Credit where credit is due

NZ4WD - - Vahryous Thoughts -

It is hard to not use the words Depart­ment of Con­ser­va­tion ( DoC) in any ar­ti­cles about four- wheel­ing ac­cess in New Zealand. With DoC manag­ing around one third of the land mak­ing up New Zealand, I guess it ’s a fore­gone con­clu­sion that their in­flu­ence on where we can go, is go­ing to be de­fin­i­tive. As I write this, I’m check­ing the DoC web­site for up­dates that might af­fect our recre­ational use of those DoC man­aged pub­lic lands and I see that I’ve al­most missed the chance to com­ment on the Draft Con­ser­va­tion Man­age­ment Strat­egy ( CMS) for Welling­ton that closed on April 4. That CMS is one of the last to be re­vised, with Nel­son/ Marl­bor­ough listed as ‘re­view on hold’, East Coast/ Hawke's Bay and Bay of Plenty as ‘un­der re­view’ and Taupo/ Ton­gariro/ Wan­ganui as ‘re­view not yet sched­uled’. It should be noted that a CMS is stated to be a ten year doc­u­ment, but with Taupo/ Ton­gariro it is now fif teen years since the last CMS was ap­proved! Doc’s web­site ( www.doc.govt. nz/ cms ) states “Con­ser­va­tion Man­age­ment Strate­gies are 10- year re­gional strate­gies that are a hand­shake with the com­mu­nity”. That same web­site has no in­for­ma­tion about the Bay of Plenty CMS re­view, apart from that ‘un­der re­view’ state­ment. Hardly the ‘ hand­shake’ sug­gested and maybe more of a digit to recre­ational users? With those North Is­land con­ser­van­cies stretch­ing right across the cen­tre from coast to coast, they of­fer very valu­able op­por­tu­ni­ties for 4x4 re­cre­ation and we must not let those CMS slip past with­out our in­put. It seems that some­times, even if we do pro­mote our re­cre­ation’s ef­forts to do ‘good works’ within our com­mu­ni­ties, not ev­ery­one is pay­ing at­ten­tion. An ex­am­ple is an area of re­gional park­land on Auck­land’s South Kaipara Head that is known as Te Rau Puriri. It was a 247 hectare deer farm that Coun­cil pur­chased in 2005 and is be­ing slowly con­verted to more of a ‘park’. The au­thor of an ar­ti­cle in the 16th of March edi­tion of the lo­cal pa­per Nor-West News, sug­gests that noth­ing has been done at Te Rau Puriri to cre­ate a park and even quotes a Waitakere Ranges Lo­cal Board mem­ber, San­dra Coney, as say­ing that bud­get cuts have dropped parks ser­vice lev­els, but that she is “per­fectly happy” that noth­ing has been devel­oped yet at Te Rau Puriri. As a past Chair of the parks com­mit­tee that pur­chased Te Rau Puriri: “We were buy­ing for the fu­ture, we were buy­ing land that would be there for fu­ture gen­er­a­tions,” she said. There are how­ever quite a few Auck­land area four­wheel-drive club mem­bers who’ve been ac­tively in­volved in de­vel­op­ing that park for al­most ten years. They’ve been a big part of the an­nual plant­ing pro­gramme that has been reveg­e­tat­ing hill­sides and wet­lands with as­sorted na­tive plants and specimen trees such as Puriri. Each year around the month of May, the 4WD clubs de­scend on Te Rau Puriri for a day and of­ten have planted in ex­cess of two thou­sand plants. In Fe­bru­ary 2011, around a kilo­me­tre of old deer fenc­ing was re­moved as part of another 4WD con­tri­bu­tion to open up the park for pub­lic ac­cess. The irony is that the same news­pa­per has in­vari­ably pub­lished an ac­count of those plant­ing en­deav­ours, along with photos. I guess you can’t let that sort of his­tory get in the way of the “Re­gional Park Land Un­touched” head­line. The clubs are sched­uled to be back there again on 28 May to plant more trees, so per­haps a more dra­matic im­pres­sion needs to be made to high­light that things are be­ing done and by a com­mu­nity group that I sus­pect would have San­dra Coney sur­prised.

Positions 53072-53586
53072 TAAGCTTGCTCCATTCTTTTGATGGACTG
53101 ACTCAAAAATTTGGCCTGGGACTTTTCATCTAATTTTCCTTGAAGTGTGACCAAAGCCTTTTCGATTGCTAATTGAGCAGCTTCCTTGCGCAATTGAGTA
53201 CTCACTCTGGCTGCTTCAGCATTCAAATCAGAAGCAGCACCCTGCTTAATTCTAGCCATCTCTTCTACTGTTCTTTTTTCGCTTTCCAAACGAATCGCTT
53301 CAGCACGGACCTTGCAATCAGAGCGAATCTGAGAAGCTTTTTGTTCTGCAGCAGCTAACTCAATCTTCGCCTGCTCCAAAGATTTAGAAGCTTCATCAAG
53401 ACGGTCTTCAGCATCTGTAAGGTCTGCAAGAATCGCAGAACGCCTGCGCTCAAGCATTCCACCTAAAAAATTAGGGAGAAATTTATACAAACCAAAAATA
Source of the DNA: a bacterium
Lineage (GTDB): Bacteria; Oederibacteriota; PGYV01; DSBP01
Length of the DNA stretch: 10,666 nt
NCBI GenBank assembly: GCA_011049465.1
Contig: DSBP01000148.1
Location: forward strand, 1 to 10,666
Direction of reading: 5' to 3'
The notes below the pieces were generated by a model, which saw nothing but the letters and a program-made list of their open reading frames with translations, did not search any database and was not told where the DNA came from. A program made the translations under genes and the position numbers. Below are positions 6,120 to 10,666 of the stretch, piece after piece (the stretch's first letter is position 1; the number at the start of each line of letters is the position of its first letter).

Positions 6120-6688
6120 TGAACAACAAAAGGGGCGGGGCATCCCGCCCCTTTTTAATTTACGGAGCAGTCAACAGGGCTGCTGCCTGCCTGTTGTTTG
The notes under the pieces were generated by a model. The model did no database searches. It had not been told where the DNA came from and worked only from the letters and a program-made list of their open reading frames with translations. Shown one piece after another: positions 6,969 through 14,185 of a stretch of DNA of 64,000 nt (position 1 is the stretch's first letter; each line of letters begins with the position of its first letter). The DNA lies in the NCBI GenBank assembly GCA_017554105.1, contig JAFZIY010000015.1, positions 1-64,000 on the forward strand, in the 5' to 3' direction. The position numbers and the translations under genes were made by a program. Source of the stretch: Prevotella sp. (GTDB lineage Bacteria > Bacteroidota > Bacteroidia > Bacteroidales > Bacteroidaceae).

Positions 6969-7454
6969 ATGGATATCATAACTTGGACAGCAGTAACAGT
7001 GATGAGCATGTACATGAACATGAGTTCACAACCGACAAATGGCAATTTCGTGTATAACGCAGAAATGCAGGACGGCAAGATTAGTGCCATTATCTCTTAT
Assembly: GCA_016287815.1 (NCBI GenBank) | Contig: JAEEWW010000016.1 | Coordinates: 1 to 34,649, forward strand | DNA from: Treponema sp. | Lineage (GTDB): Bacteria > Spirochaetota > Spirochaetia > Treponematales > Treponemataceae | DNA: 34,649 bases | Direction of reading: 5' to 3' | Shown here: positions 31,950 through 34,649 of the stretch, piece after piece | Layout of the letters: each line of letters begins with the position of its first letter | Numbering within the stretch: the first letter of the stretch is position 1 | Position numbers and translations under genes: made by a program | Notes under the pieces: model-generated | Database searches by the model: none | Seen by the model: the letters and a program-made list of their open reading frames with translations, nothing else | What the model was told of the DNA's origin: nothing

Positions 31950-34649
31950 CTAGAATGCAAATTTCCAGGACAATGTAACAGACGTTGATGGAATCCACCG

Mem­bers of Auck­land area 4WD clubs help­ing reveg­e­tate hill­sides and wet­lands at the Te Rau Puriri park north-west of the city.

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